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I'm about to write a technical description for an industrial process. The description will follow logical blocks, or blocks from the PFD of the process. This a sales document aimed at engineers. Because of the sales aspect, I need should emphasize all the elements that make us unique. Several parts will repeat throughout the plant, other parts I need to describe that can hardly be placed in one specific logical block - like interconnecting pipework or control.

My idea is to describe components when they first show up as a subchapter of the block they are in, and reference this subchapter when a component shows up in another block. Is there a better way to do this?

Edit to add: An alternative would be to have the component descriptions in every place the component shows up. Some would be repeated two or three times. This would pad the document. The pro would be that a reader who just looks up one part of the process does not need to jump around the whole text, but I would have to trust my readers to skip the parts they already read elsewhere. What to do?

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How about an index or glossary of terms in the front or back matter? –  Lauren Ipsum Jan 31 at 17:33
    
I think I'll give it a shot. –  mart Jan 31 at 18:19
    
Can you say more about how the documentation will be used? You said a sales document but it sounds like you're writing instructions. Will your readers be trying to take actions based on the documentation, or is the purpose to give them information so they can decide whether to buy your product? –  Monica Cellio Feb 3 at 3:41

2 Answers 2

You say it's a sales document, aimed at engineers. In that case, describing every part of your process in detail -- including the non-unique ones -- seems to me both unnecessary and counterproductive. Your readers will get bored out of their minds, will start skimming through your document, and will probably miss the unique aspects of your process. Result: no sale.

My advice is to have an executive summary of the process at the front, in which only YOUR unique stuff is detailed. Everything else in the process would be described as succinctly as possible. Then, the main body of your document would repeat the process description, but explaining all parts of the process (although still highlighting your unique stuff).

A glossary of terms is also a good idea. In the text, use a different font for terms in the glossary, so readers know they've got help if they want it.

p.s. My primary job is scientist/engineer.

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In an instruction manual I would expect every section to me maximally self-contained. If I want to know how to change some setting in some appliance, I don't want to leaf back and forth following references to other parts of the document. I want quick results, not learn how this machine works.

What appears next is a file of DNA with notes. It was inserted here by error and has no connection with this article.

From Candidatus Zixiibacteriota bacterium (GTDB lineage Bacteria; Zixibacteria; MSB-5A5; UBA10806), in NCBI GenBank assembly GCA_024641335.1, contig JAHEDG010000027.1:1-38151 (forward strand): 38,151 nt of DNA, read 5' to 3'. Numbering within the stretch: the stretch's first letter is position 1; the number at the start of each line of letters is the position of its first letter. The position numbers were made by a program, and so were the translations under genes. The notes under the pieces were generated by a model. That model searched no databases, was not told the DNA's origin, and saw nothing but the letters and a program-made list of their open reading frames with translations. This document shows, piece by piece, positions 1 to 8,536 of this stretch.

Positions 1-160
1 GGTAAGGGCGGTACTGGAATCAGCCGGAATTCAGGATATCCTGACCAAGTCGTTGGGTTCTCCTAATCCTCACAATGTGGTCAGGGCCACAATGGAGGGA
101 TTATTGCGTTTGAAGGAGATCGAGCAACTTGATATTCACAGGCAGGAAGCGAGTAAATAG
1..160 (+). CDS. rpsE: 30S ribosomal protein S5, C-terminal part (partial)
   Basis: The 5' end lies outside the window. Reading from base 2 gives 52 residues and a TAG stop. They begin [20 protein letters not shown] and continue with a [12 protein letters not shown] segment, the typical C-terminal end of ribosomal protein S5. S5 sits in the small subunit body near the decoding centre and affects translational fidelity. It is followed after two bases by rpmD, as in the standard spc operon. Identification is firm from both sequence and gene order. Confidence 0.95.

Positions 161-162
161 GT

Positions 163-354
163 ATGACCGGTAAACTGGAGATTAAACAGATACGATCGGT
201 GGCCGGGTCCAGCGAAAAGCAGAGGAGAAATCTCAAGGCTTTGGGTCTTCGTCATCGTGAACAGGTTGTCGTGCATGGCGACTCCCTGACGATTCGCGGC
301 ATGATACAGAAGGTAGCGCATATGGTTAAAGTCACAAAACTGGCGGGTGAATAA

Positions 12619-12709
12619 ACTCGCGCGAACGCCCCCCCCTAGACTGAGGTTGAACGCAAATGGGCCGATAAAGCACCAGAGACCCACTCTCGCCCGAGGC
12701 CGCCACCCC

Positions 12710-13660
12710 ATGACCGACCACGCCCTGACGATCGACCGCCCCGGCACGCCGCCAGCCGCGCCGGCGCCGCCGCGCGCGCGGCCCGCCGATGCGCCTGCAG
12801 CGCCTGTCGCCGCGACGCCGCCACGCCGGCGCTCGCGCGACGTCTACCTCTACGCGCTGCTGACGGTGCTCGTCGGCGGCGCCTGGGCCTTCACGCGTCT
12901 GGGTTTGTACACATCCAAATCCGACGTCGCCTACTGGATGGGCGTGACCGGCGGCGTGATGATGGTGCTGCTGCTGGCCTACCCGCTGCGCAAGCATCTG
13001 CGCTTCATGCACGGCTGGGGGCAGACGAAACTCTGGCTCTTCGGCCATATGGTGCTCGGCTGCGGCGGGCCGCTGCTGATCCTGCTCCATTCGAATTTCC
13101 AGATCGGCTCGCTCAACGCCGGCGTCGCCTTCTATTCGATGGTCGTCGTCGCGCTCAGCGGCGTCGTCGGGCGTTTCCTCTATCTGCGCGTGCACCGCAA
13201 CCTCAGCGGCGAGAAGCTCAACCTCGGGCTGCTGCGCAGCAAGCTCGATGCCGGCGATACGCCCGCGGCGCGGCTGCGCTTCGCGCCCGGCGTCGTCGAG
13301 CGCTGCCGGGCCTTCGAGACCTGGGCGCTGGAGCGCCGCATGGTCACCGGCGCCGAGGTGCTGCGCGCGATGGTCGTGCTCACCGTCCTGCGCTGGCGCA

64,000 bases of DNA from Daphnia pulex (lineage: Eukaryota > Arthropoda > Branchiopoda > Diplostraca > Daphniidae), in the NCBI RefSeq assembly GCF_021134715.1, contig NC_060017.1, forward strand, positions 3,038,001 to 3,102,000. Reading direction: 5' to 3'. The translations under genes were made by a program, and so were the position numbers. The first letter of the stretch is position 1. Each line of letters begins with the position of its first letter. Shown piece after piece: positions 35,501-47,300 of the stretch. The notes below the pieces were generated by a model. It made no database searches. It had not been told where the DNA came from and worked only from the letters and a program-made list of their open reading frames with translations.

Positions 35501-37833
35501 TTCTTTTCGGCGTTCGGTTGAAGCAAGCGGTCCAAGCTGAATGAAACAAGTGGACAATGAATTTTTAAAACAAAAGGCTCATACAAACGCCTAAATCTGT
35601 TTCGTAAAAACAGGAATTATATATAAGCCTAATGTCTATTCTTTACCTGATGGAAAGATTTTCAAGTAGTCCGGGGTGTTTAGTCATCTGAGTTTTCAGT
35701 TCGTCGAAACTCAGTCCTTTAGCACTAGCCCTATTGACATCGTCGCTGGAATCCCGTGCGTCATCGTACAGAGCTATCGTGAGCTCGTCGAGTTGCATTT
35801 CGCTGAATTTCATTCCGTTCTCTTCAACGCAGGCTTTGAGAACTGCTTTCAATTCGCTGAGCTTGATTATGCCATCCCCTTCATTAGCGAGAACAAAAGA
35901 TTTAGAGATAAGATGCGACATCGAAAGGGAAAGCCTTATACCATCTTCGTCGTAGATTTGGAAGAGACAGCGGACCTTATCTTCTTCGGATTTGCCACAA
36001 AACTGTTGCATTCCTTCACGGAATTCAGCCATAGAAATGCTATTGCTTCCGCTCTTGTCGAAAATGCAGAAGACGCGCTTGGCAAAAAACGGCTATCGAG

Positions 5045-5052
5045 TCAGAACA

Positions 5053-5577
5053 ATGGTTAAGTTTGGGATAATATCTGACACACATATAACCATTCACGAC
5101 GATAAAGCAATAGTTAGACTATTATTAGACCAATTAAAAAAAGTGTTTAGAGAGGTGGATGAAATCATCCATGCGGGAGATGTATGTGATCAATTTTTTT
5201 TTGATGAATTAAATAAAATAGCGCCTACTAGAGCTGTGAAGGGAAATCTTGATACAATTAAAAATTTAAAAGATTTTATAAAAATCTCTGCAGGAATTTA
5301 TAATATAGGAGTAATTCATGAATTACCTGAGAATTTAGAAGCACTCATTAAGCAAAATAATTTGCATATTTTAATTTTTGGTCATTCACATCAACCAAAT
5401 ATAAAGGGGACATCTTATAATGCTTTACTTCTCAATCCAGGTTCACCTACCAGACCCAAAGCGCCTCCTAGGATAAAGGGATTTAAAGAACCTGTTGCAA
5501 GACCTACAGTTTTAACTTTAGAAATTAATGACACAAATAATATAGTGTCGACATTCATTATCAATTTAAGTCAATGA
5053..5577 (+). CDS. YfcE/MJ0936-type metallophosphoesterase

If you write for engineers, who, if I understand correctly, will have intimate knowledge of your product, you can safely assume that they will familiarize themselves more deeply with this document, because they will want to evaluate how it works and what problems they might face if they chose to use it.

In such a situation, I would expect a technical description to explain the basic principles and functions in an introductory chapter (if they are unfamiliar to your readers) or an appendix (if you think they know most of it but might want to look something up or see how you do this), and then refer to these basics in the descriptions of the overall process and practical usage.

As for the structure of the whole document, if it is not technical documentation (which might be ordered alphabetically or hierachically by component) but an introduction for experts unfamiliar with your "machine", I would expect some kind of ordering narrative or storyline. This could follow the incoming raw materials or pre-assembled parts through the process until they leave the factory when they have been assembled.

If the process is not linear, tell it like a story with mulitiple protagonists: start with one and tell his story until he meets the girl; then switch to the girl and tell her story until she meets the man; then continue with their story, until they separate; when they separate, tell their individual parallel stories one after the other, until they come together again; if one spouse has an affair, halt the main plot and insert the story of the third character until he meets the woman or man; then coninue the main plot with all three protagonists; and so on.

What I mean, if it did not become clear, is to pick one subprocess, ideally the one that starts first or is most central, and follow it through to the end. When other processes come into play, insert their descriptions where they "meet up with" the main process. If something repeats, refer back to the relevant description.

If you can summarize the central aspects of the section you refer to in one or two sentences, do so. That helps your readers to jog their memory, they don't have to re-read it (but may, if they forgot or skipped it earlier), and they are not bored by reading anything twice, because the summary is concise.

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This is how I would approach it as technical documentation, too. I'm not sure how the sales aspect figures in, though. We need to know more about how this will be used. –  Monica Cellio Feb 3 at 3:40

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